On Assignment: Hiding Your Key with Fill
I made this photo this past summer, and in revisiting it just learned two pretty important lessons: one a dumb luck success, one a total failure.
Maybe take a moment to guess which is which before opening my psychological medicine cabinet to peek inside…
The Clark Farm
Jim Clark (not pictured) was an institution in Howard County. A lifelong farmer, he championed things like good ecology, land management and stream runoff monitoring long before they were cool. He was an early advocate of the preservation of the traditional farm against the constant tide of real estate development. He was a state senator. He was a freakin' glider pilot behind enemy lines on D-Day.
Impressive guy, and I was very proud to have known him.
I photographed his daughter, Martha, and her daughter, Nora, at Clark's Elioak Farm, where they are carrying on Jim Clark's innovative thinking and have created an agri-tourism business to help to preserve their land.
The photo was for the local economic development authority, who was highlighting them as a forward-thinking business in the Howard County.
What I Got Right
Taking full credit for the happy accident part, even though I had no idea at the time. Why? Because I am a photographer, and that's how we roll.
Looking at this image, I feel like the key light (an umbrella upper camera left) is not calling a lot of attention to itself. And the more I think about it, the more I realize it is because the fill ratio is set pretty tight.
This was by accident, as I do not remember consciously adjusting the fill to be brighter than normal. It's about a stop down by all appearances, and I usually fill to a more contrasty ratio (i.e., 2 or 3 stops down from the key light.)
The fill is a big source. Here is the scene:
Martha and Nora are positioned on the red dots. I am next to the fill on the "X," so the fill will not call attention to itself directionally.
But the fill is definitely hot, compared to normal. And this relatively small drop-off to the shadows helps to pass off the illusion that this is natural light. Not so much to us, because we really look closely. But to the typical viewer, yeah, I think so.
Imagine if this fill light was two and a half stops down. The nose shadows would be more prominent, and your subconscious would more likely be recognizing the key and be asking where it came from. At least, mine would.
So that's something I learned from having done something well, if by accident: tighten your fill ratio when shooting into the sun to hide your key. (Also, I like the sun ray funkiness back there. Need to be willing to do more of that.)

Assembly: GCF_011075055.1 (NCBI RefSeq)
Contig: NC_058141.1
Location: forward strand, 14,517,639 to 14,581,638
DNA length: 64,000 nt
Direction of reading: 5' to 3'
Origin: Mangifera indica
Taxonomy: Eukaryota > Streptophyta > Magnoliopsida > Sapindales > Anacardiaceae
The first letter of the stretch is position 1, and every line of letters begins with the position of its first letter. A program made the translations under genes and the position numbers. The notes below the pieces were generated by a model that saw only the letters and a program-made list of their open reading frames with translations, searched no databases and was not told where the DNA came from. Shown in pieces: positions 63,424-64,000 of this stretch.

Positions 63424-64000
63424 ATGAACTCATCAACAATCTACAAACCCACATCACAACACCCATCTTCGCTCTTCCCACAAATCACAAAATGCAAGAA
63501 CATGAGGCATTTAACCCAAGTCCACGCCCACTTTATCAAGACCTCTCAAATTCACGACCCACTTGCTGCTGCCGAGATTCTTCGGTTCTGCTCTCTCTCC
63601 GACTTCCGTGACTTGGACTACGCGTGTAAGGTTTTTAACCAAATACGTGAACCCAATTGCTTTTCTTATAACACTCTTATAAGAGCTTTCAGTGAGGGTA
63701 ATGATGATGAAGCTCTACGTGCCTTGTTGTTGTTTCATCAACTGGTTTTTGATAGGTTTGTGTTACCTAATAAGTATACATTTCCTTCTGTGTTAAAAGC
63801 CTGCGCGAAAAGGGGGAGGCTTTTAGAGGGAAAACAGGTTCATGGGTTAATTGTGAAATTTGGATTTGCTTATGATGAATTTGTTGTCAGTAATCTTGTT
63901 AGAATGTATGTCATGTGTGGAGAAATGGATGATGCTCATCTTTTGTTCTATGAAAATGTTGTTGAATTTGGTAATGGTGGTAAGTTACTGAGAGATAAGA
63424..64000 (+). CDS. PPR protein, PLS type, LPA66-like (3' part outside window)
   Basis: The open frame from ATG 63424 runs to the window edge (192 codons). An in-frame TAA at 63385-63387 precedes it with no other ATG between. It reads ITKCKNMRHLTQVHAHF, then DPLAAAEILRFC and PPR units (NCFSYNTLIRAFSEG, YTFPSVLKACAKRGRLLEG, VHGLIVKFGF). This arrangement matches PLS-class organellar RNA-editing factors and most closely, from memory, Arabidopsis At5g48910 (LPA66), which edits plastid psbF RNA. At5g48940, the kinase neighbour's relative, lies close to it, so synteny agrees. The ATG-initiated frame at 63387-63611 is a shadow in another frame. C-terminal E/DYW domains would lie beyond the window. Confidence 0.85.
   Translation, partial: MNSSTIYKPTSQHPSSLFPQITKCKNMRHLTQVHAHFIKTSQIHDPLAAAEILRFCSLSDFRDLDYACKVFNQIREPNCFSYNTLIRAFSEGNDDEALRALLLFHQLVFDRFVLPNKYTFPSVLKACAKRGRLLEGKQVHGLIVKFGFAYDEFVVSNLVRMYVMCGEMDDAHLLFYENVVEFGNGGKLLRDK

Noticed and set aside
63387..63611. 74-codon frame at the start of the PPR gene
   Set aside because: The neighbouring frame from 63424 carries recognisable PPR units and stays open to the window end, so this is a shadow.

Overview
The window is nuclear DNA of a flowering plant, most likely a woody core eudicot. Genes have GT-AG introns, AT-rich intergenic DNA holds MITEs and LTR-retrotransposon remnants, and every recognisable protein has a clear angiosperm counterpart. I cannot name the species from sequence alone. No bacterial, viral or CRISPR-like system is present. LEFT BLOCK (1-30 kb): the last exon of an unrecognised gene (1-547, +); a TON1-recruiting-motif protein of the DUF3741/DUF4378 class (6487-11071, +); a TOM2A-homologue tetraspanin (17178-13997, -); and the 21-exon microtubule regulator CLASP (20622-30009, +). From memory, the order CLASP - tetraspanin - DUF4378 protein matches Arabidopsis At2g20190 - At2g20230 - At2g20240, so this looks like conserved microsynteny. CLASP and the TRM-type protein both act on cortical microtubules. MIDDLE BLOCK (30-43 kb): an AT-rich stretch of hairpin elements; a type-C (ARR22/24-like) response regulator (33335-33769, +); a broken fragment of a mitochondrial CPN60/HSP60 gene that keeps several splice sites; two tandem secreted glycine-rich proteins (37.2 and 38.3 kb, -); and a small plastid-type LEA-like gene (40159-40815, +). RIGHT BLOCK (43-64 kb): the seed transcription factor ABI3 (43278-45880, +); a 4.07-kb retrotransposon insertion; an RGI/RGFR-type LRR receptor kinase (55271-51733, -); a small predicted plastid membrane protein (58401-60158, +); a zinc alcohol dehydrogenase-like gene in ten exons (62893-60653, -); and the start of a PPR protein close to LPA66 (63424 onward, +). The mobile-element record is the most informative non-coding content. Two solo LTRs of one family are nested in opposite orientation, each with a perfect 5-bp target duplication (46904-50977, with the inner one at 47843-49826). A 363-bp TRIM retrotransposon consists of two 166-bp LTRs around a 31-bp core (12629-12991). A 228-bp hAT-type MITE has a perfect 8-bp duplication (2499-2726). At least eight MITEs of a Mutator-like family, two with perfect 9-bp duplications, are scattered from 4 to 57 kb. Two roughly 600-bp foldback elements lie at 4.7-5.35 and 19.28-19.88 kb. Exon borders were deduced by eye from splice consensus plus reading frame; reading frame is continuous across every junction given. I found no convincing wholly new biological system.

What I Screwed Up
When I did this offers a big clue into my ignorance. It was just as I was starting to realize what was making all of my photos look too lit, and not natural.
Both my key and my fill are white, which is not cool. Also, not warm. And definitely not anything real-looking. This photo would have been so much better if I had been thinking about lighting color.
But what colors to make the lights? And Why?
Right off-hand, and being a safe gel weenie even now, I think I'd want to mimic the sun with the key, as if it was being reflected by something. Maybe a ½ CTO or a Rosco 09 warming gel. Logical, right?
And as for the fill, I think I would want it to appear to be picking up a reflection off of the grass. So, green. Maybe a normal fluorescent window green to start.
And here's the thing: I could have gotten some cool color contrast between the highlights and the key-filled shadows because of the color differences. Maybe even tightened up the fill-to-key ratio and make it look even more natural by leveraging both techniques.
But the important lesson for me is the color. Because more and more lately, I am learning that light is almost never white.
Me light pretty one day.
Next: Cheap, Portable Studio Pt. 1
New to Strobist? Start here | Or jump right to Lighting 101
Connect w/Strobist readers via: Words | Photos
Got a question? Hit me on Twitter: @Strobist
Save Money: Browse MPEX Weekly Strobist Deals